I was mixing a small batch of morar cement…

I was mixing a small batch of mortar cement on a scrap of plywood on the tailgate of my truck. It was a cold/damp/overcast day requiring a gray sweat shirt from Army surplus over a white tee from an oyster bar in Key West.

I listened to a meditation cd of beach waves and gulls, eventually finding a cadence to my work (folding a little more water and a little more cement “flour” into each other –as if  working a large lump of dough).

A hawk drifted over in ever-widening circles.

When the cd played through and stopped, all that was left is the sound of still air.

Every so often a persimmon drops from a nearby tree, landing with a hard thud or occasional smack.

In between persimmons, it’s so quiet in the country that time seems to wander away from its spool like slack fishing line and one becomes lost in the subtle emptiness of it.

Later, hearing what sounds like a car approaching on the gravel, I glance back to see a wild hog charging!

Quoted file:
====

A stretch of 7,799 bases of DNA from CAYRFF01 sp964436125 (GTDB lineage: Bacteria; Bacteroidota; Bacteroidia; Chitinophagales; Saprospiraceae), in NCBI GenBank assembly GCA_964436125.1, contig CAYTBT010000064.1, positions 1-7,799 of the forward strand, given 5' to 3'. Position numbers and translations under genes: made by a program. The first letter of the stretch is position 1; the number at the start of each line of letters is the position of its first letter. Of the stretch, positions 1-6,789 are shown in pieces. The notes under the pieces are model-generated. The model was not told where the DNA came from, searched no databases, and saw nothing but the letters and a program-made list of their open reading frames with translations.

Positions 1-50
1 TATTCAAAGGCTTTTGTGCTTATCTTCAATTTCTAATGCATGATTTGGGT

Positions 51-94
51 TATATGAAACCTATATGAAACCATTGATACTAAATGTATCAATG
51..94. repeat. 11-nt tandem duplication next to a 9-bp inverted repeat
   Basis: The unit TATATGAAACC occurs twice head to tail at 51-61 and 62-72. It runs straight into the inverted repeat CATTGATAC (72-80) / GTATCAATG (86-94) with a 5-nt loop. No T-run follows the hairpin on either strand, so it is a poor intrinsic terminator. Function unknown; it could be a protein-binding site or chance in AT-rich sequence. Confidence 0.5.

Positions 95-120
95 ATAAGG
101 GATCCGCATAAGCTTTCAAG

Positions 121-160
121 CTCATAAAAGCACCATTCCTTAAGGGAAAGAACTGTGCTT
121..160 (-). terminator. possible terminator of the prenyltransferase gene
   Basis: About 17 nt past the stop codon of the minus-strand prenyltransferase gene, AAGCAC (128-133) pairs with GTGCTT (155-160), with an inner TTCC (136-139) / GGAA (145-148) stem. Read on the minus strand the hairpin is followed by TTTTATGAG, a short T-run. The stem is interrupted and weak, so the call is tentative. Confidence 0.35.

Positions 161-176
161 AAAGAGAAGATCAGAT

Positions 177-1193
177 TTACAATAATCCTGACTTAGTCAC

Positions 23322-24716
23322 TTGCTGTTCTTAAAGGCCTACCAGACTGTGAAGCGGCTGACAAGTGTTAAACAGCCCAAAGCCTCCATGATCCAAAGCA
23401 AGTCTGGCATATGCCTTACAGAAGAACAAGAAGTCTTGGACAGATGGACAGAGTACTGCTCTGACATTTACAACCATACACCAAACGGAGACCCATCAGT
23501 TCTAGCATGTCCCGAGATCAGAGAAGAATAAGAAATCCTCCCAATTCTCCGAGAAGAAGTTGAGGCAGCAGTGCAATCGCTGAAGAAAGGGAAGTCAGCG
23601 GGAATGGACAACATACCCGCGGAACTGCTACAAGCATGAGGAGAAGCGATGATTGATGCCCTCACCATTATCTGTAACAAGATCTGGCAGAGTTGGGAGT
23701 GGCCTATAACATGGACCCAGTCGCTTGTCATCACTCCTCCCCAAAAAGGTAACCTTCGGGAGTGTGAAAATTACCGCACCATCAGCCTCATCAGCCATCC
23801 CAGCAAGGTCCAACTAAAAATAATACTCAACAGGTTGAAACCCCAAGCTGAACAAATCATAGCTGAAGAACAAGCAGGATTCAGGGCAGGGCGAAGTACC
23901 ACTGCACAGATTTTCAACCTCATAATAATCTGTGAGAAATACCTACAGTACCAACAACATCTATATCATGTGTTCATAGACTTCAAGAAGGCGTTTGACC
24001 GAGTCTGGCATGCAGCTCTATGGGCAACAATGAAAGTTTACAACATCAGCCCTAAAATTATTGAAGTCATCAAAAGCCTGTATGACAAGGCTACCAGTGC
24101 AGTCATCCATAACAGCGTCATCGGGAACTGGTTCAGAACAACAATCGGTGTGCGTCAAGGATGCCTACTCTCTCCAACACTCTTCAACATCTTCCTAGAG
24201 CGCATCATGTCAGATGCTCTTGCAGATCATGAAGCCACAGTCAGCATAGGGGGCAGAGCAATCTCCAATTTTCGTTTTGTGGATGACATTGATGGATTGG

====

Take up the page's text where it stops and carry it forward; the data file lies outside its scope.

It’s coming at me snorting/grunting/wheezing (a combination new to me). I think about getting out of the way but my The Brain couldn’t get through to The Feet.

It was too late. The thing slammed into my leg then reared up on its hind quarters like a friendly dog.

It was then that I noticed the pet collar (and no tusks).

I petted its head and the thing lay down, letting me scratch its back and stomach. Right after that, it rolled over and chewed some my Bermuda grass.

Then it got up and sniffed around in the yard awhile –eventually deciding that an cement bag would bring some laughs.

It thrashed, ripped and jerked it side-to-side, making a big cloud of cement dust.

Amazing. The hog and I were blanketed in dust.

Then sun came out and the sky turned blue. The hog and I were so happy.


Then it trotted over to the ruins of my vegetable garden to inspect the buggy green and rotted red tomatoes.

Then I heard a couple of sharp blasts on a whistle (reminding me of high school football games) and my guest ran off as abruptly as it had arrived.

Later I learned it belonged to a neighbor.

She had named it Winston.